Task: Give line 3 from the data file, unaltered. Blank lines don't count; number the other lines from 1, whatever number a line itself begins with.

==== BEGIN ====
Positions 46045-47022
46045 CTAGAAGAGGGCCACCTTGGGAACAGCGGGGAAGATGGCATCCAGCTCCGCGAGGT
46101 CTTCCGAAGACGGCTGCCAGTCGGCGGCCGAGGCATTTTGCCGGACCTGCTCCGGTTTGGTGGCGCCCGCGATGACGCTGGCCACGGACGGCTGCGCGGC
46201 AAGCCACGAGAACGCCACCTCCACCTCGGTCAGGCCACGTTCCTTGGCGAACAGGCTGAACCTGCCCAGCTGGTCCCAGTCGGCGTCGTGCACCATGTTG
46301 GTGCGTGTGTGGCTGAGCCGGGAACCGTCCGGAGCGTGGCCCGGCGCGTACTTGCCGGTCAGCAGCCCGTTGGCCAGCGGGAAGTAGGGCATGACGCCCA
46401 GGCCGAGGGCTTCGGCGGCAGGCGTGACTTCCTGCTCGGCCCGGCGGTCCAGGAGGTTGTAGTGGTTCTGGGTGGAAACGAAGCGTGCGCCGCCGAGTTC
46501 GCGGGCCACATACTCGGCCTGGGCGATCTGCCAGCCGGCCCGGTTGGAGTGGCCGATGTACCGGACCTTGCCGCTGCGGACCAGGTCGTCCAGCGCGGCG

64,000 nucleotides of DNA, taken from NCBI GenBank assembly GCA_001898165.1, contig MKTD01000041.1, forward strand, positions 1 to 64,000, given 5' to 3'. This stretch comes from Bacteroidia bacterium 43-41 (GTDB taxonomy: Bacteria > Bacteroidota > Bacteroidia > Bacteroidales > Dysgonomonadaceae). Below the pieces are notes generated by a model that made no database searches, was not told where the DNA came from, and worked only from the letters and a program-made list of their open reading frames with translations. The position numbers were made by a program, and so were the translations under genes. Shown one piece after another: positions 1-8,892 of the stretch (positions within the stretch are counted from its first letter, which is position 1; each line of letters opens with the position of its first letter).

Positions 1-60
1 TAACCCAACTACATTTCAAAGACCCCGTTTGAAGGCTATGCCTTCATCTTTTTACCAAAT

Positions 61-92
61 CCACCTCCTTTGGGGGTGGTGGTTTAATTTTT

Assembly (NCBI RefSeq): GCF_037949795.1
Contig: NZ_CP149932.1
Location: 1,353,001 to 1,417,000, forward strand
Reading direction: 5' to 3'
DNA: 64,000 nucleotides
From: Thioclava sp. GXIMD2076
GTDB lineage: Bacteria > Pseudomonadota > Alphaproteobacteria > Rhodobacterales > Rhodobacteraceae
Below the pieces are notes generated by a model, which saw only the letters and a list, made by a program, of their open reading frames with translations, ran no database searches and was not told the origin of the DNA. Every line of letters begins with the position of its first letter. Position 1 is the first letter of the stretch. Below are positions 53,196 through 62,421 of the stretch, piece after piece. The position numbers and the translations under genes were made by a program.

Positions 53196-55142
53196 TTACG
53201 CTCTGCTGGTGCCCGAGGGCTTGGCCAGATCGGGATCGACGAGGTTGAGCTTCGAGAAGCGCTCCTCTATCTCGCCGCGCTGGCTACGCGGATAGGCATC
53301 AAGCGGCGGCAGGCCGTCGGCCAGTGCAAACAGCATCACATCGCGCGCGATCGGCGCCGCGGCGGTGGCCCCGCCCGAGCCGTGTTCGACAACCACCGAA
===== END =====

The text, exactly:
46101 CTTCCGAAGACGGCTGCCAGTCGGCGGCCGAGGCATTTTGCCGGACCTGCTCCGGTTTGGTGGCGCCCGCGATGACGCTGGCCACGGACGGCTGCGCGGC